In the State of the Union address Tuesday night, President Obama talked about his energy strategy for the United States. One part of his overall strategy is to set new fuel efficiency standards for trucks.
The trucks he refers to are the heavy trucks used by shipping and transport businesses. Lighter trucks, like the sort the average American might buy for their personal use, are covered under CAFE rules which will increase average fleet fuel efficiency to 54.5 miles per gallon by 2025. Ford and other automotive industry leaders are already making strides towards greater fuel efficiency in lighter trucks with innovations like the all-aluminum F-150.
Here’s what Obama had to say about fuel efficiency standards for trucks:
And even as we’ve increased energy production, we’ve partnered with businesses, builders, and local communities to reduce the energy we consume. When we rescued our automakers, for example, we worked with them to set higher fuel efficiency standards for our cars. In the coming months, I’ll build on that success by setting new standards for our trucks, so we can keep driving down oil imports and what we pay at the pump.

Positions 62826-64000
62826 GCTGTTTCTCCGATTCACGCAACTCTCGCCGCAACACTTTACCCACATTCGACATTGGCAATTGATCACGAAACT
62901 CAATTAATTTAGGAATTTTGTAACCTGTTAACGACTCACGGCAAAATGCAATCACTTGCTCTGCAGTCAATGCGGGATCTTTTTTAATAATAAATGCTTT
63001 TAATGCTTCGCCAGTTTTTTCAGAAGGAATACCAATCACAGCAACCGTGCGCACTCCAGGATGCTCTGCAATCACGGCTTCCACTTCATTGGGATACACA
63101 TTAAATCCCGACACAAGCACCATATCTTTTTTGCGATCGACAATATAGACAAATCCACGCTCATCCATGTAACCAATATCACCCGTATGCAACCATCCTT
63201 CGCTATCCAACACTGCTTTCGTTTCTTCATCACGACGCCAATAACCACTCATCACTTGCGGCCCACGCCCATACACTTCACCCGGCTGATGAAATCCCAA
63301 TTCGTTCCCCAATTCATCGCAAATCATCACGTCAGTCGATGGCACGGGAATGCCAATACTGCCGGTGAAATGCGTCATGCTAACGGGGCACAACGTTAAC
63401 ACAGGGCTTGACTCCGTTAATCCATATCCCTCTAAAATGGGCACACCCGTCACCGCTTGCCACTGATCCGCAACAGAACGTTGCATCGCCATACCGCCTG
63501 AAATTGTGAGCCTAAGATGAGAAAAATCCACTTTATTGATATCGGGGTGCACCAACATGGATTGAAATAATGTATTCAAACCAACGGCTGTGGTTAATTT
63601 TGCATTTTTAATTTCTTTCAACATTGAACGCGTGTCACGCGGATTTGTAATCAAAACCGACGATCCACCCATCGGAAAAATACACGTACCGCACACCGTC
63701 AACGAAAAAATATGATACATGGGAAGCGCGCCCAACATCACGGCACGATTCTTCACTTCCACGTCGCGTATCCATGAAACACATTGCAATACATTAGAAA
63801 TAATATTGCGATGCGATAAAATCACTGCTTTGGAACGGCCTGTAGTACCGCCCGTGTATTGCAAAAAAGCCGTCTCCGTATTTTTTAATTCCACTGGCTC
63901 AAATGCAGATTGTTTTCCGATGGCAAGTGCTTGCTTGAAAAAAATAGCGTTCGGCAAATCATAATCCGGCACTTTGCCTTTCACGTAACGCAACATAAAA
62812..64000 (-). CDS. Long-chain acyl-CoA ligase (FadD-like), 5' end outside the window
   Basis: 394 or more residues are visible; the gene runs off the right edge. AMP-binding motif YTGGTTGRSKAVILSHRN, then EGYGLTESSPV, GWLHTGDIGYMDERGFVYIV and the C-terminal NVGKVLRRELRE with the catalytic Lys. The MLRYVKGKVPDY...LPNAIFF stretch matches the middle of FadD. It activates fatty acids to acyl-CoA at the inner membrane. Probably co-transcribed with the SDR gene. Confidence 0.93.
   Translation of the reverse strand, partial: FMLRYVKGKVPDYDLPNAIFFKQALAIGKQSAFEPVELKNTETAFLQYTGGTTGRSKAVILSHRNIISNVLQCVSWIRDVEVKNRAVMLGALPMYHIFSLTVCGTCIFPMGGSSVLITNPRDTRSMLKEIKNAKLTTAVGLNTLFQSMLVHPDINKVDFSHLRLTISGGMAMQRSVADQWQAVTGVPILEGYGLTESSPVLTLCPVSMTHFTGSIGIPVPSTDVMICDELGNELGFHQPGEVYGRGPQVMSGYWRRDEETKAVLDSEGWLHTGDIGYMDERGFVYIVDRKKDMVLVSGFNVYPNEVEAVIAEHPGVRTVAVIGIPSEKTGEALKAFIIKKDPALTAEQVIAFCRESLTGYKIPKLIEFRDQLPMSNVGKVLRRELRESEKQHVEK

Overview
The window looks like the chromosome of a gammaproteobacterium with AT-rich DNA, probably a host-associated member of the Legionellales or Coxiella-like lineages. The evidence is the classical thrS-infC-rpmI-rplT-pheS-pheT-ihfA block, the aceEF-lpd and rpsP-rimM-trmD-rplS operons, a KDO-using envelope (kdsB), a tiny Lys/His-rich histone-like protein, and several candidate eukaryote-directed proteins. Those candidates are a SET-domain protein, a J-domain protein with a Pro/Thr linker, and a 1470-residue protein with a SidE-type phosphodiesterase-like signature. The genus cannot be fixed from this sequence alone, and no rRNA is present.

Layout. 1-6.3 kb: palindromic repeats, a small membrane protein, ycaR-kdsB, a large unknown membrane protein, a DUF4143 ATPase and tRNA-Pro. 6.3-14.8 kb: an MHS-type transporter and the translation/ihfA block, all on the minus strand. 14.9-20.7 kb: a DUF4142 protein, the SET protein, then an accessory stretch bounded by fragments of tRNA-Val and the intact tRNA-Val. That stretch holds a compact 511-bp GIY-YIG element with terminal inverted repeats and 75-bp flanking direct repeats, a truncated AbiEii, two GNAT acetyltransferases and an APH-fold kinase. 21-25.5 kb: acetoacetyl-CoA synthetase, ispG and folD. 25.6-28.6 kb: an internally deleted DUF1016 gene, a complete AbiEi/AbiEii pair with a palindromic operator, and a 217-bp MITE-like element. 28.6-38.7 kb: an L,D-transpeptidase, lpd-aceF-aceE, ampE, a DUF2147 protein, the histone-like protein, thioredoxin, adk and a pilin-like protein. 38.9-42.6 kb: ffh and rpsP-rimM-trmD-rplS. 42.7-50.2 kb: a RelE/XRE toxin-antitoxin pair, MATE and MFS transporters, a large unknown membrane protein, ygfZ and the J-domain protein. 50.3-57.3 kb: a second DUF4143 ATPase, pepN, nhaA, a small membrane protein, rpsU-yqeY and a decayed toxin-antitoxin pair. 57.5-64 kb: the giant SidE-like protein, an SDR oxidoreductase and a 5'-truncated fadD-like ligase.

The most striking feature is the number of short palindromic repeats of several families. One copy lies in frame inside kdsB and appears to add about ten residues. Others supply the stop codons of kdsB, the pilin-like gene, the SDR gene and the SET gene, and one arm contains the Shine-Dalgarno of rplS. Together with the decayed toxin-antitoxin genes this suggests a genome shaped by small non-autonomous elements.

It’s not specific, so we’ll have to wait and see what Congress comes up with. Makers of semis are already moving forward with ideas on fuel efficiency. Cummins and Peterbilt came out with a “SuperTruck” last year that showed a 54% gain in fuel efficiency over other models. It would save an estimated $25,000 per year in fuel costs. Added up over an entire fleet of trucks, that could have a significant impact on a transport company’s bottom line.
With a push from the President and Congress, these fuel efficiency standards for trucks could make a big difference in cost savings for companies, emissions, and an overall reduction in dependence on fuel imports.
Image: Bob Driskell/CC